Active Ingredient History
Olsalazine is an anti-inflammatory drug used in the treatment of inflammatory bowel disease such as ulcerative colitis. Orally administered olsalazine is converted to mesalamine which is thought to be the therapeutically active agent in the treatment of ulcerative colitis. The mechanism of action of mesalamine (and sulfasalazine) is unknown but appears to be topical rather than systemic. Mucosal production of arachidonic acid (AA) metabolites, both through the cyclooxygenase pathways, i.e., prostanoids, and through the lipoxygenase pathways, i.e., leukotrienes (LTs) and hydroxyelcosatetraenoic acids (HETEs) is increased in patients with chronic inflammatory bowel disease, and it is possible that mesalamine diminishes inflammation by blocking cyclooxygenase and inhibiting prostaglandin (PG) production in the colon. After oral administration, olsalazine has limited systemic bioavailability. Based on oral and intravenous dosing studies, approximately 2.4% of a single 1.0 g oral dose is absorbed. Less than 1% of olsalazine is recovered in the urine. The remaining 98 to 99% of an oral dose will reach the colon, where each molecule is rapidly converted into two molecules of 5¬ aminosalicylic acid (5-ASA) by colonic bacteria and the low prevailing redox potential found in this environment. The liberated 5-ASA is absorbed slowly resulting in very high local concentrations in the colon. Olsalazine has been evaluated in ulcerative colitis patients in remission, as well as those with acute disease. Both sulfasalazine-tolerant and intolerant patients have been studied in controlled clinical trials. Overall, 10.4% of patients discontinued olsalazine because of an adverse experience compared with 6.7% of placebo patients. The most commonly reported adverse reactions leading to treatment withdrawal were diarrhea or loose stools (olsalazine 5.9%; placebo 4.8%), abdominal pain, and rash or itching (slightly more than 1% of patients receiving olsalazine). NCATS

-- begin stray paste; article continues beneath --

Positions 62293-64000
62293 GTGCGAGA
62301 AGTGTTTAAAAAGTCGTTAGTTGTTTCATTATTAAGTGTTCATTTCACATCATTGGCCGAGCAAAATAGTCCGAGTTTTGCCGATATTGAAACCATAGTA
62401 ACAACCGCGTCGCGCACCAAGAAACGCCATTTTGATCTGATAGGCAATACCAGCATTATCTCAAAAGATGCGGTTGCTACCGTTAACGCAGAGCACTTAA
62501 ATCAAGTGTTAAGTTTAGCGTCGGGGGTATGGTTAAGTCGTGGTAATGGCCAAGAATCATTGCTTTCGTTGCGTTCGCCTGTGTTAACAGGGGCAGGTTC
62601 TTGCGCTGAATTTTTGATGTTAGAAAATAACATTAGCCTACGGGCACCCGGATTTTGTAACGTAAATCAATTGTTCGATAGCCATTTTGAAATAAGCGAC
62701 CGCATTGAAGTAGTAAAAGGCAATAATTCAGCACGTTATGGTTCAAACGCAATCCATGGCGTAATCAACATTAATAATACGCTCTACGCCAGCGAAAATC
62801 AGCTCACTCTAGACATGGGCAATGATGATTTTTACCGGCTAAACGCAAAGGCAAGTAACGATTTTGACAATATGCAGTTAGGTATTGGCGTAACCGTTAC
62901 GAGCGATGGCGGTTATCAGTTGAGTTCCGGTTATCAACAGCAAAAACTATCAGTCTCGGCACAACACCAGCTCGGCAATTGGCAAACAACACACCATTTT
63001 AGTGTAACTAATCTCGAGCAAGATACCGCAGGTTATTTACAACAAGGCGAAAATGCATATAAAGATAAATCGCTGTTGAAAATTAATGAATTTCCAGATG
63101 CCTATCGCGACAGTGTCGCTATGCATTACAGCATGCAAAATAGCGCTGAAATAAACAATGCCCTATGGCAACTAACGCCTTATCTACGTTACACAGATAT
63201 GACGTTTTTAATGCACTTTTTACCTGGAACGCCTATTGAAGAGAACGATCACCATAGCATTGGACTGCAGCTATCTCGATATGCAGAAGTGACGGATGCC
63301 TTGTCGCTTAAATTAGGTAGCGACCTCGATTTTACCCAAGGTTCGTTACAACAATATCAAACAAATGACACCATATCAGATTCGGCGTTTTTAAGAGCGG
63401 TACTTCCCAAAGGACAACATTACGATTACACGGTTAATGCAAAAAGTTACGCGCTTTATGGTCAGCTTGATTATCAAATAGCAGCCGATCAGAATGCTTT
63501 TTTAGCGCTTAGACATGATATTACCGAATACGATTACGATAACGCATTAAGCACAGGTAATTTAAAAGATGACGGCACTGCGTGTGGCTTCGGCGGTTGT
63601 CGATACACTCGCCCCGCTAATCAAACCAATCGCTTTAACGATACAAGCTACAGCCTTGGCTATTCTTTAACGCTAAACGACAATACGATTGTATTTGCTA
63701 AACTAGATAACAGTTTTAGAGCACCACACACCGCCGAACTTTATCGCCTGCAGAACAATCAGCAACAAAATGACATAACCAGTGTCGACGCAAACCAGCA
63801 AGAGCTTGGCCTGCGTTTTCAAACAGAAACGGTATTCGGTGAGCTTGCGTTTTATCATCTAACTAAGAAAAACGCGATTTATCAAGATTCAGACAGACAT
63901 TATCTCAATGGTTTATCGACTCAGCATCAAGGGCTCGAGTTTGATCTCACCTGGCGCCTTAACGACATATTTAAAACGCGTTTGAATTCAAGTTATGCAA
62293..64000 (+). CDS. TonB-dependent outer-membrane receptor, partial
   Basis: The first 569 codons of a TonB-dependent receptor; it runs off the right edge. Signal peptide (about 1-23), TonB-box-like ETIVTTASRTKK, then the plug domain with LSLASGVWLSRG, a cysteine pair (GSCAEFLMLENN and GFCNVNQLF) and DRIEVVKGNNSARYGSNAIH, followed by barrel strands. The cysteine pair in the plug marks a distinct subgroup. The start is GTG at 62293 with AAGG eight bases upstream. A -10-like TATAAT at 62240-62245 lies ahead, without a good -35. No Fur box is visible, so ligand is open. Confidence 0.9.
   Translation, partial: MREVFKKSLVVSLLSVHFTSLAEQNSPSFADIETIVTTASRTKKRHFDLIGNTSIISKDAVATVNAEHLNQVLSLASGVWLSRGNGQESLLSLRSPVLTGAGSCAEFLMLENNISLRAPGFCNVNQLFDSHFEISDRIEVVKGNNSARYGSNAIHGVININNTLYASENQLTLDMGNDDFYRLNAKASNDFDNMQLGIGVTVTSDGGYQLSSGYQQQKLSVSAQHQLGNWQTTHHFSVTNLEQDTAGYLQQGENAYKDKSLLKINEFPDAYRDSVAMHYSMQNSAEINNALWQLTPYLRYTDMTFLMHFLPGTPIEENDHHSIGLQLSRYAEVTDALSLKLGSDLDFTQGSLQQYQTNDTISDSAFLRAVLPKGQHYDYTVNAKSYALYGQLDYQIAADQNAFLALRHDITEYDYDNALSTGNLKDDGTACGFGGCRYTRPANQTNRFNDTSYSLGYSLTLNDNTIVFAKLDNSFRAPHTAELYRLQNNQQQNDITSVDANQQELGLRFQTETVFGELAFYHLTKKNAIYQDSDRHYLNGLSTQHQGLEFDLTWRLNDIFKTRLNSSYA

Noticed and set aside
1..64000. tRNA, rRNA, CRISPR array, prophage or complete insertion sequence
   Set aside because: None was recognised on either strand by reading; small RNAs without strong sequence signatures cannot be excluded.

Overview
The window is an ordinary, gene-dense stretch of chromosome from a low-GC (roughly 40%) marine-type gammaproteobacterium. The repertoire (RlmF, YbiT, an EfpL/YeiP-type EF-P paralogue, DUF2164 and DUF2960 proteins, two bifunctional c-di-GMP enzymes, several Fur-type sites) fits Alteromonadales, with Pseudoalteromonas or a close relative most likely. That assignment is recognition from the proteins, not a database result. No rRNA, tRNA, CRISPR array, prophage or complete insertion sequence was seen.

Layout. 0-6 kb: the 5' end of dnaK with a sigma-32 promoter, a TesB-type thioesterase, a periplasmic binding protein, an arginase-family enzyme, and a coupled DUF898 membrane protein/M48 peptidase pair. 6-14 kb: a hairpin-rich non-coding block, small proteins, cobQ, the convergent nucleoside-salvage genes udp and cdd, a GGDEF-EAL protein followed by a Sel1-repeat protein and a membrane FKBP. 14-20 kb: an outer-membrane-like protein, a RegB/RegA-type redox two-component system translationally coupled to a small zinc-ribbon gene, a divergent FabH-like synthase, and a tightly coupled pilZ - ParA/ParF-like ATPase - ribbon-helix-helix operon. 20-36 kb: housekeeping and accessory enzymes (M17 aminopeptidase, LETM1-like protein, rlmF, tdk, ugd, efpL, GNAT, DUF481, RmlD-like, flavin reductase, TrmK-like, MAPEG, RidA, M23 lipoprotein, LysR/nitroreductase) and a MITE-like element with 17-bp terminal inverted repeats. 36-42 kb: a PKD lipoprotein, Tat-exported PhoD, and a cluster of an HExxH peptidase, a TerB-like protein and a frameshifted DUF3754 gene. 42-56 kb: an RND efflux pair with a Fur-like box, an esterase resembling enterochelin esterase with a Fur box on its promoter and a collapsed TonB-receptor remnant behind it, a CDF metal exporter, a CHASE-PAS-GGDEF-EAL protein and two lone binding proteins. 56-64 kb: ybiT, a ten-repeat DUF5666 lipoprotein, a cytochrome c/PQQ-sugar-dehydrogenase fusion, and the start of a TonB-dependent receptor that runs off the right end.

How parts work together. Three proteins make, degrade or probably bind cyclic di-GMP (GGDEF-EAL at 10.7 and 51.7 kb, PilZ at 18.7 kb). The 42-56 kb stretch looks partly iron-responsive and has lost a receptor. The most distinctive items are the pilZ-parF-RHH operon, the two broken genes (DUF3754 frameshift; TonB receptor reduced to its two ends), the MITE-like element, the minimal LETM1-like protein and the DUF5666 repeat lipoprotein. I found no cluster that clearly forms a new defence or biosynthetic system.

Drug Pricing (per unit)
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